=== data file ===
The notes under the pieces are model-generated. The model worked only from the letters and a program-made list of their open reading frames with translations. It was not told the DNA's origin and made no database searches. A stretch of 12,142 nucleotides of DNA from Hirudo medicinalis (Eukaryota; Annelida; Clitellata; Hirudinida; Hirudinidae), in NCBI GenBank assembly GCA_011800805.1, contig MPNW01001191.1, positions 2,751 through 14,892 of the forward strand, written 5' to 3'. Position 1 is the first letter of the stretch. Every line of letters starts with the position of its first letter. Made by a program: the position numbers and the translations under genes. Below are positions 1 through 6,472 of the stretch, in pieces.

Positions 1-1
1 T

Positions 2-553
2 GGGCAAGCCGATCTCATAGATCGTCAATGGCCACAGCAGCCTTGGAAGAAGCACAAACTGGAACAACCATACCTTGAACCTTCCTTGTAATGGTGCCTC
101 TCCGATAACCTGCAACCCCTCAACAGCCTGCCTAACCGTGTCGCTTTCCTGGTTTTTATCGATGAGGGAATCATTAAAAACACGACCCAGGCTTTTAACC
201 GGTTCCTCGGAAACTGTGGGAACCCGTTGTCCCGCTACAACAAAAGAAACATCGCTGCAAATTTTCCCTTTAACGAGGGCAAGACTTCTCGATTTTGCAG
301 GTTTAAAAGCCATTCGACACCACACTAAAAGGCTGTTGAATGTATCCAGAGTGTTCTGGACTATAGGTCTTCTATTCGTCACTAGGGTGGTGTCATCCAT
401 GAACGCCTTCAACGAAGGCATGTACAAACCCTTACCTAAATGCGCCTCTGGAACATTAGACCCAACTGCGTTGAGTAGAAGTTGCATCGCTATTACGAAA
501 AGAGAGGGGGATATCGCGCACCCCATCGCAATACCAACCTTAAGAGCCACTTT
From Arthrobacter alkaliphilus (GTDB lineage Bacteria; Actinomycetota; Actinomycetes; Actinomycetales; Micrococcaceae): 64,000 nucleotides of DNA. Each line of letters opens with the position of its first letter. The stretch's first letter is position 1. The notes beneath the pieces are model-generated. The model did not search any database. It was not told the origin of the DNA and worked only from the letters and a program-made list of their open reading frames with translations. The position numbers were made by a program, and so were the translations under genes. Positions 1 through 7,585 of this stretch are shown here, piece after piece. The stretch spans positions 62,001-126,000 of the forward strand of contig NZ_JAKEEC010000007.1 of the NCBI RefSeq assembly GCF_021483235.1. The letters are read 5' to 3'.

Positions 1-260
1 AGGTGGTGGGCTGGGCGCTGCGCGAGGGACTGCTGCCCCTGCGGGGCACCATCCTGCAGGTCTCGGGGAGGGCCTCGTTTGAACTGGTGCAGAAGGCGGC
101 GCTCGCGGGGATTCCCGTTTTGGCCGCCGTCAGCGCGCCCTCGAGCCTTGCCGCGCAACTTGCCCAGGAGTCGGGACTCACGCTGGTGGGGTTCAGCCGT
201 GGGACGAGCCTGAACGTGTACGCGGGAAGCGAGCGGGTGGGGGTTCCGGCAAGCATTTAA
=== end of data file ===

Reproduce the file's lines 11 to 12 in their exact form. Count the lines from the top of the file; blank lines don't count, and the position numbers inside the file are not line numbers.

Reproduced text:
From Arthrobacter alkaliphilus (GTDB lineage Bacteria; Actinomycetota; Actinomycetes; Actinomycetales; Micrococcaceae): 64,000 nucleotides of DNA. Each line of letters opens with the position of its first letter. The stretch's first letter is position 1. The notes beneath the pieces are model-generated. The model did not search any database. It was not told the origin of the DNA and worked only from the letters and a program-made list of their open reading frames with translations. The position numbers were made by a program, and so were the translations under genes. Positions 1 through 7,585 of this stretch are shown here, piece after piece. The stretch spans positions 62,001-126,000 of the forward strand of contig NZ_JAKEEC010000007.1 of the NCBI RefSeq assembly GCF_021483235.1. The letters are read 5' to 3'.

Positions 1-260